Convolution Function

The process of scanning the target can be visualized as an integration of the two functions. The final result of this process is a third function with characteristics of both the scanner system and the environmental target. Given a system with a high S/N and thus high fidelity, the resulting output image (here represented as a function), would be a faithful or true representation of the environmental signal. Graphically, an output from a high fidelity system will be a function that looks very much like the input function. Note that if the input signal consists of the desired environmental signal (with its inherent noise), plus an atmospheric signal (more noise), the S/N going into the scanner is already be an issue. If the platform attitude is unstable, (adding more noise), and the scanning process adds its own noise, one can understand why S/N is a reasonable approach to airborne remote sensing.

What one can reasonably expect from imagery varies largely as a function of the system design. The Jet Propulsion Laboratory (JPL) Advanced Visible InfraRed Imaging Spectroradiometer (AVIRIS) is widely accepted to be state-of-the-art for airborne imaging devices available to the civilian environmental remote sensing community. With AVIRIS as the top-of-the-line and an analog video system as the other extreme, users of most airborne imaging systems can expect data quality that is somewhere between these two.

Silicon Detector Sensitivity Effects

Attention to silicon detector sensitivity is important when choosing spectral bands at the upper and lower limits of spectral sensitivity. A plot of the sensitivity of silicon by wavelength shows this graphically. Note the peak sensitivity of silicon in the visible wavelengths and the rapid fall-off of sensitivity for the UV and NIR. Decreased sensitivity translates to more noise. Unless a system is specifically configured to maximize S/N for the extreme UV and NIR, when specifying narrow bandwidth spectral channels, it is widely recommended that wavelengths below 500 nm and above 1000 nm be discarded. Scanners may be listed as being "sensitive" to wavelengths below 500 nm and above 1000 nm, however this does not always translate to good quality data. If data covering below 500 nm and above 1000 nm is needed, one can try broader spectral band widths to average out the noise.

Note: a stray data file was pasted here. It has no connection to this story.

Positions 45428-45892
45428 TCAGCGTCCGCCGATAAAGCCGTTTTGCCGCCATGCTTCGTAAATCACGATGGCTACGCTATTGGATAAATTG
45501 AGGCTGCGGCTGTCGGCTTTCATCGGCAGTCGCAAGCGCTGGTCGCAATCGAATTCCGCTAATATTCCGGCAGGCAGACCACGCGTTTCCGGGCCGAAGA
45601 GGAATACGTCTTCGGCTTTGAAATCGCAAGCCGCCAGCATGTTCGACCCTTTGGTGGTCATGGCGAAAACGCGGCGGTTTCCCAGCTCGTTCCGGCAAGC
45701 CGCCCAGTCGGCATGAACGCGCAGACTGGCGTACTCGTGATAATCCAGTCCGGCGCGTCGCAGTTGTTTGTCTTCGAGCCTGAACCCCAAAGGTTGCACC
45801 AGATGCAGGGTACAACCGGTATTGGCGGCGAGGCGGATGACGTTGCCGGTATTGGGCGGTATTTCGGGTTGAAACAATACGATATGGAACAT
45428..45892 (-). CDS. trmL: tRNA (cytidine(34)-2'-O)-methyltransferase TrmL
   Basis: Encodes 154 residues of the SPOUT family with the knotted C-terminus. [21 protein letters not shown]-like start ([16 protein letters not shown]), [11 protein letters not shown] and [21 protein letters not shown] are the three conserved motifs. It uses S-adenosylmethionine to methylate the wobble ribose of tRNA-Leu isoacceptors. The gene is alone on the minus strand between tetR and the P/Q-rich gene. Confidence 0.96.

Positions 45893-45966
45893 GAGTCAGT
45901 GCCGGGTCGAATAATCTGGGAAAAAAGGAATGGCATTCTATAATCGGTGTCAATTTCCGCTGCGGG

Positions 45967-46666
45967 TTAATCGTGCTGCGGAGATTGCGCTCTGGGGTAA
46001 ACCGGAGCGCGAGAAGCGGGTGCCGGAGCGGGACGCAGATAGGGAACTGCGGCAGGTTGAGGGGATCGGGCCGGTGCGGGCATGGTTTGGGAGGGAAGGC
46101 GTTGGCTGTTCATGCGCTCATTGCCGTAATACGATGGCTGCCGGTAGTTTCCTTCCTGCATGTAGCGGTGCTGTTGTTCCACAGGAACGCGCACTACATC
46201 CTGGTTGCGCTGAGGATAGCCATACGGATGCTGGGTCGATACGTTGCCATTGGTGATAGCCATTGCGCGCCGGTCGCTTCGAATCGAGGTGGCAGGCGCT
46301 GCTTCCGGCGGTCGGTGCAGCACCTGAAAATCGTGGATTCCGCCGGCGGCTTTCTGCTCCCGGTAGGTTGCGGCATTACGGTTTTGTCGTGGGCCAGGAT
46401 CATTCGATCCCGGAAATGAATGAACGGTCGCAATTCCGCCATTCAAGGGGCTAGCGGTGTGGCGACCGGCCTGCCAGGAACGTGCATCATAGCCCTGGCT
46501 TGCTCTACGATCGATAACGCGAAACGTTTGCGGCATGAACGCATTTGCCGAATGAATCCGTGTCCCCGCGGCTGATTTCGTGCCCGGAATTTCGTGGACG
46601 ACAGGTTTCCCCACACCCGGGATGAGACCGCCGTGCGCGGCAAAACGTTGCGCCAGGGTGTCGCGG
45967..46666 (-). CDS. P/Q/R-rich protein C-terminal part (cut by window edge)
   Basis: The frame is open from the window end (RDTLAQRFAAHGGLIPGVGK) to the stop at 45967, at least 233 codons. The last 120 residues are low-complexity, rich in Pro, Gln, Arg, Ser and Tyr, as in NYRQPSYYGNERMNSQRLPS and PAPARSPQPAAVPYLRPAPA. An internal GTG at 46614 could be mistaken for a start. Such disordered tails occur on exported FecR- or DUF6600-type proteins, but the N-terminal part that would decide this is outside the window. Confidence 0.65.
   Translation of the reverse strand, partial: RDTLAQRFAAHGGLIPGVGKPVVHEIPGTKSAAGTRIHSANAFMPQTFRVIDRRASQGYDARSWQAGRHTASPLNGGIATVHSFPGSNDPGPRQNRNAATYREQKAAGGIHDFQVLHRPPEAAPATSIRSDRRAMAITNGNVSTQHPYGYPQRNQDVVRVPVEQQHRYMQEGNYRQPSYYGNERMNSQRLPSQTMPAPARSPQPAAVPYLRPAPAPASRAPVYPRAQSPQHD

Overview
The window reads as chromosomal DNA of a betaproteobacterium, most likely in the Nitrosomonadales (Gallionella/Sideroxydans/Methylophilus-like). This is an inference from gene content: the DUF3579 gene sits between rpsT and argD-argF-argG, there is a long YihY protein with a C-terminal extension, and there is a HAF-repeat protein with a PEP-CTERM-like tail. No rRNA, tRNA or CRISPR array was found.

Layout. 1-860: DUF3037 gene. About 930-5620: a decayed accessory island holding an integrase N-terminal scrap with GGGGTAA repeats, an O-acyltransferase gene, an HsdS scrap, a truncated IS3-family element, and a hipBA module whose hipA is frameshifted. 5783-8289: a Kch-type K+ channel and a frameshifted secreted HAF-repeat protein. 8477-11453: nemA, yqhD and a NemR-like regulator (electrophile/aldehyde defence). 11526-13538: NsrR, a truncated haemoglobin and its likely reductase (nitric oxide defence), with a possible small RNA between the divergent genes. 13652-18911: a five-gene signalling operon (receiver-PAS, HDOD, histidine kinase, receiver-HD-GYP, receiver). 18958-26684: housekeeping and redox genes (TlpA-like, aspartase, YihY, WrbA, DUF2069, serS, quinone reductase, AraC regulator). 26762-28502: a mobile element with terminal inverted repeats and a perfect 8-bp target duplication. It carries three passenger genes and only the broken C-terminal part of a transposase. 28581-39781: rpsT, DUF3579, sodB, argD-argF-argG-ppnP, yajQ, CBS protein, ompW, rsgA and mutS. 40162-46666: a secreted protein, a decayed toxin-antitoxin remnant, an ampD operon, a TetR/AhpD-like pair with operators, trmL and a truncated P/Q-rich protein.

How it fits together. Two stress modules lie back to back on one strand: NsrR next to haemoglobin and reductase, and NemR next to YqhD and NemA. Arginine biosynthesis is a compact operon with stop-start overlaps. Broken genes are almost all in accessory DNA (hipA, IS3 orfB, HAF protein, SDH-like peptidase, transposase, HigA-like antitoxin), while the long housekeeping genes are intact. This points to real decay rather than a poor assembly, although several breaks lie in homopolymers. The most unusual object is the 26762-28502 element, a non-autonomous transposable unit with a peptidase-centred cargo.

Silicon detector sensitivity

Platform Nose Pitch Problems and Geometric Fidelity

A very difficult problem to diagnose is geometric distortion that occurs when the aircraft nose pitches downward while scanning. Airborne scanner systems use the scanning mechanism (electronic for push-broom systems or mirror sweep for whisk-broom systems) for the across-track image dimension and the forward motion of the aircraft for the along-track dimension of the image. If the aircraft nose pitches downward during the scanning process, the system continues to scan backwards off-nadir along track as the nose goes down. As the nose comes back up, the system is still scanning and re-scans off-nadir the same part of the landscape that was just scanned in the forward and backward directions. This is very difficult to identify visually, especially over crops. It is usually noticed if a ground feature appears in the imagery more than once.

Framing systems such as digital cameras are easier to geometrically rectify as every pixel of the image will have the same geometry at the time of acquisition. A rubber-sheet stretch usually does an acceptable correction for reasonably-level landscapes given suitable ground control tie points. Push-broom and whisk-broom scanning systems theoretically have a different solution for every pixel. Variations of roll, pitch and yaw in time affect each pixel as it is formed. Rubber-sheet stretches are typically more challenging to perform with such imagery. If the system is equipped with an Inertial Navigation System (INS) to measure and record platform roll, pitch and yaw periodically, first-order corrections for platform attitude changes can be automatically performed. Some additional corrections are still needed, however.


WebMaster   |  Content Manager


Data Quality
Remote Sensing Basics
 

I. Sources of Imagery

II. Signal-to-Noise Ratio (S/N)

III. Imaging Theory: What to Expect

IV. Simple Tools for Checking Image Data Quality

V. Choice of Spectral Bands

VI. Final Thoughts and Suggestions

VII. Resources and References

Disclaimer

Acknowledgements

 

IV. Simple Tools for Checking Image Data Quality

The imaging process is not perfect and noise is always present from the:

  • Solar illumination
  • Atmosphere
  • Earth surface target interactions
  • Imaging system (including platform)
  • Analysis

A fundamental question that investigators must ask themselves following data collection and before image analysis is: Is the data worth analyzing? There are simple checks investigators can perform to assess data for an idea as to its fidelity. Keeping the S/N model in mind, the investigator must continually ask if the data "makes sense".